Will My Child Need to Pay Estate Taxes After I Die?

As you create your estate plan, the financial well-being of your child undoubtedly weighs heavily on your mind. In particular, you may be wondering if your assets will be subject to any taxes that could potentially diminish your child’s inheritance.

For the answer to this question and more, keep reading:

Does California Have an Estate Tax?

California does not have an estate tax. As such, if both you and your child claim residency in the Golden State, neither they nor your estate should have any state-level tax liability after you pass away.

As of 2023, the only states that have an estate or inheritance tax are:

  • Connecticut
  • Hawaii
  • Illinois
  • Iowa
  • Kentucky
  • Maine
  • Maryland
  • Massachusetts
  • Minnesota
  • Nebraska
  • New Jersey
  • New York
  • Oregon
  • Pennsylvania
  • Rhode Island
  • Vermont
  • Washington

If you or your child lives in any of these regions, the state may assess taxes on your estate. Talk to a family lawyer in the state in question to learn more about the potential tax liability.

Is There a Federal Estate Tax?

Unlike the state of California, the federal government does assess estate taxes. However, it only does so on estates that are worth more than its filing threshold during the year of death.

For 2023, the filing threshold is $12.92 million for single people and $25.84 million for couples.

If the value of your estate is lower than this figure, the federal government will not tax it after you die.

If, on the other hand, your estate is worth more than this threshold, it will be subject to estate tax when you pass away. The tax will be assessed on every dollar that exceeds the threshold.

For 2023, the federal estate tax rates are:

  • $1 – $10,000: 18%
  • $10,001 – $20,000: 20%
  • $20,001 – $40,000: 22%
  • $40,001 – $60,000: 24%
  • $60,001 – $80,000: 26%
  • $80,001 – $100,000: 28%
  • $100,001 – $150,000: 30%
  • $150,001 – $250,000: 32%
  • $250,001 – $500,000: 34%
  • $500,001 – $750,000: 37%
  • $750,001 – $1 million: 39%
  • $1 million+: 40%

These estate tax rates and the filing threshold are subject to change on an annual basis.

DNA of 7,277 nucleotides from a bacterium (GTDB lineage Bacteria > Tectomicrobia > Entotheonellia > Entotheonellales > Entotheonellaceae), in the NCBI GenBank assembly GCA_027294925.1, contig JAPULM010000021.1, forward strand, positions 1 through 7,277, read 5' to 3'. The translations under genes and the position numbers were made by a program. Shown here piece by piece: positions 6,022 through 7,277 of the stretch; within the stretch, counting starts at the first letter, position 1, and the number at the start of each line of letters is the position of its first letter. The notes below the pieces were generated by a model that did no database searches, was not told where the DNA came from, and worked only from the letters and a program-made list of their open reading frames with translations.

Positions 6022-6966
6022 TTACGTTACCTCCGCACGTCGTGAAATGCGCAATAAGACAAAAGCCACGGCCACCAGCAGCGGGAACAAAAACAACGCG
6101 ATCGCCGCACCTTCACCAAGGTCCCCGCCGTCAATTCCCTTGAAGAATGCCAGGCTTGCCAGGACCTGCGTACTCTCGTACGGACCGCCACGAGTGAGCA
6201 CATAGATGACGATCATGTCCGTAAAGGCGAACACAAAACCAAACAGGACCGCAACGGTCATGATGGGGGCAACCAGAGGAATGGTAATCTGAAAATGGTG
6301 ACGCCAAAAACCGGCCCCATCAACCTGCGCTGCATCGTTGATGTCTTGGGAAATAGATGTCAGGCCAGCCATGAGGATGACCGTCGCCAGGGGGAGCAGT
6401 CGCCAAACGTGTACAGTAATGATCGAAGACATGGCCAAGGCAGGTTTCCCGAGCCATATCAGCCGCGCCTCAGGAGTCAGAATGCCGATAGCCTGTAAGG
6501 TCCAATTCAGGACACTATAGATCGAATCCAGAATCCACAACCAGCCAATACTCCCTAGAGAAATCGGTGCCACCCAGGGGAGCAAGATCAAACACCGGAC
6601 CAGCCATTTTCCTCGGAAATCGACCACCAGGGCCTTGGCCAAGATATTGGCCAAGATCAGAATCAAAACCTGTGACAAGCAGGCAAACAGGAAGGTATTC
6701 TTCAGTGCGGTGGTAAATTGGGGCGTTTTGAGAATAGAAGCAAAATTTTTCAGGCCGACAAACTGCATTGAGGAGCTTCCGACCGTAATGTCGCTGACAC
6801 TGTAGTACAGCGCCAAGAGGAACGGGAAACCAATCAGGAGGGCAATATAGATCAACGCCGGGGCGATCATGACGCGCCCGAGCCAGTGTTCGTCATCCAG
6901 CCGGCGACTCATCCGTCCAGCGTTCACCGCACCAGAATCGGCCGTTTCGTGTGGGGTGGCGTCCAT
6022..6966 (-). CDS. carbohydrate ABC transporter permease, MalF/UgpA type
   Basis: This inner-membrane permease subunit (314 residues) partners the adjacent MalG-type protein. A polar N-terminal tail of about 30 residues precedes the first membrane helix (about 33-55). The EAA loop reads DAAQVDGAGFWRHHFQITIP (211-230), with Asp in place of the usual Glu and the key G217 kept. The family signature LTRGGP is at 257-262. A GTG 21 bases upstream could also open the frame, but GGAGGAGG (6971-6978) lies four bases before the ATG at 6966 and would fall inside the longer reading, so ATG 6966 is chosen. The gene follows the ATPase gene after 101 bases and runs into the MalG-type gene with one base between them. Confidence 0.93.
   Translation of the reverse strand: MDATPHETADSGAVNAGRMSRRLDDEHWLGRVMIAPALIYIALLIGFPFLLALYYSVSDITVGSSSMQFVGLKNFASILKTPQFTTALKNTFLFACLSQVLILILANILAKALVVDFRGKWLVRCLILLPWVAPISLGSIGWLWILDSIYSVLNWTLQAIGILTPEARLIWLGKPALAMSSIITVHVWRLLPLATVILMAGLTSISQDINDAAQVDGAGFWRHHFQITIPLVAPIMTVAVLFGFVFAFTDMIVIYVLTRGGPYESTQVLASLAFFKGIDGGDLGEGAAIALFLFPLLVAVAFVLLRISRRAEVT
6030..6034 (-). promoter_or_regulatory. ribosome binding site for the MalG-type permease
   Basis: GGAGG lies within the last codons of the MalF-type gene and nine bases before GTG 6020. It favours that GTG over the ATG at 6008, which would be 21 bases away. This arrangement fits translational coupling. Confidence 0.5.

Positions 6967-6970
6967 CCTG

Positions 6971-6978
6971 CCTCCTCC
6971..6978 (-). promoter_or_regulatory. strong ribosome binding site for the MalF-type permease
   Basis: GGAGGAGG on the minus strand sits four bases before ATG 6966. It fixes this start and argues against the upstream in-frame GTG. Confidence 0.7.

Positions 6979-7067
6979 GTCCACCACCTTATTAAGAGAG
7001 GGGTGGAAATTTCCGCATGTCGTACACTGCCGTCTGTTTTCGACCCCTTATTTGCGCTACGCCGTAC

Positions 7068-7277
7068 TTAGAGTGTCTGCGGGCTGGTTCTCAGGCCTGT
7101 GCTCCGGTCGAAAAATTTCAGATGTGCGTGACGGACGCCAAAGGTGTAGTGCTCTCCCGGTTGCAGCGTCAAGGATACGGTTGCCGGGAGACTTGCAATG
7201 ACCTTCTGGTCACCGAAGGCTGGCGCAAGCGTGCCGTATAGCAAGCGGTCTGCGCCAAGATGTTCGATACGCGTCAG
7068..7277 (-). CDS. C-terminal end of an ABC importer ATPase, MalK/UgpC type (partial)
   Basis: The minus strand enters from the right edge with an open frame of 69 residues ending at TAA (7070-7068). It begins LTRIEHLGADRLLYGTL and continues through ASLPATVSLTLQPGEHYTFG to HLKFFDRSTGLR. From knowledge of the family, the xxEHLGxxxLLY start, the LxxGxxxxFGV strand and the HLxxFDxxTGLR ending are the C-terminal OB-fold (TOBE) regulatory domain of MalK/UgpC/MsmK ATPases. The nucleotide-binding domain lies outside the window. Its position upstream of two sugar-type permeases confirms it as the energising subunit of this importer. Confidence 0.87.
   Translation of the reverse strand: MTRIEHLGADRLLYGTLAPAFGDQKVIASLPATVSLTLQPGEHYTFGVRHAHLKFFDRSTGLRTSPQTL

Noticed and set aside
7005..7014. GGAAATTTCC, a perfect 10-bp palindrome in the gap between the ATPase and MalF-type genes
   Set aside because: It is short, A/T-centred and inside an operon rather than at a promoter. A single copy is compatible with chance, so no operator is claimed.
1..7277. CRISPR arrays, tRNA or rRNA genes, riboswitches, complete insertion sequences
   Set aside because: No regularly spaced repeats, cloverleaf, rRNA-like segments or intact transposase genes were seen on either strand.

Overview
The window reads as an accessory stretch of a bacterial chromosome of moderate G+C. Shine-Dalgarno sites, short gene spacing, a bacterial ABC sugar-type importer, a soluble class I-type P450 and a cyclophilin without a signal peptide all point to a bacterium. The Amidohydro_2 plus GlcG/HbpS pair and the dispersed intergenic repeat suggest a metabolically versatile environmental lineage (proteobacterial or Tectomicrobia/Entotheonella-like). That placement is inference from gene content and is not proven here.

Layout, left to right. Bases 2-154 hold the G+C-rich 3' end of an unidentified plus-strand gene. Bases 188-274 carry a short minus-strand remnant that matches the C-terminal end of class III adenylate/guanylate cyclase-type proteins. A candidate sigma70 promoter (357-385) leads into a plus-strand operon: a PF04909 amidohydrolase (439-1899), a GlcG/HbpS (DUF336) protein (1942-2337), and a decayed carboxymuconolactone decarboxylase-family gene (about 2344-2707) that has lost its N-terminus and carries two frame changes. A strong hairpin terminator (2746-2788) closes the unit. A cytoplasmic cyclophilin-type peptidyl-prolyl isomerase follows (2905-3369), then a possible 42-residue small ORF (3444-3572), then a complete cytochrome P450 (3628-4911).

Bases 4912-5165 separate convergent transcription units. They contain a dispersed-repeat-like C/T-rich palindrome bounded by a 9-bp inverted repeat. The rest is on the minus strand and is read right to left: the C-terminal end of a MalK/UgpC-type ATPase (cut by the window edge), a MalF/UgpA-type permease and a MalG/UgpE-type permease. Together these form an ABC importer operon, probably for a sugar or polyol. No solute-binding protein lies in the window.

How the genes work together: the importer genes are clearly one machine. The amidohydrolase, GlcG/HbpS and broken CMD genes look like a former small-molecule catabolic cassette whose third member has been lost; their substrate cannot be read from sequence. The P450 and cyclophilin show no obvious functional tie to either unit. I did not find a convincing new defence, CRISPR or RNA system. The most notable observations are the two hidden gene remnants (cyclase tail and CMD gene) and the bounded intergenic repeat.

How to Reduce Your Child’s Estate Tax Burden

If you believe your estate will be subject to taxes, and you would like to reduce or even eliminate that burden, you may wish to consider the following options:

  • Gifting Assets: As of 2023, you can give up to $17,000 a year to your family members without reporting it to the IRS.
  • Irrevocable Life Insurance Trust: An ILIT can remove the proceeds of a life insurance policy from your taxable estate.
  • Qualified Personal Residence Trust: A QPRT lets you transfer your primary residence or vacation home to trust while retaining the right to live in it for a set period. Afterward, the property passes to your heir at a reduced value for estate tax purposes.
  • Family Limited Partnership: Transferring your assets into an FLP gives you the ability to retain control while gifting or selling ownership interests to your child.

The best solution for you will primarily depend on the value of your estate and the nature of your assets.

Your Knowledgeable San Diego Estate Planning Lawyer

The Semanchik Law Group has been helping California families like yours prepare for the future for years. So, if you need estate planning advice in San Diego, please don’t hesitate to give us a call at (619) 535-1811 or send us a message online. We will be happy to provide you with all the information you need to make the right choices for your family.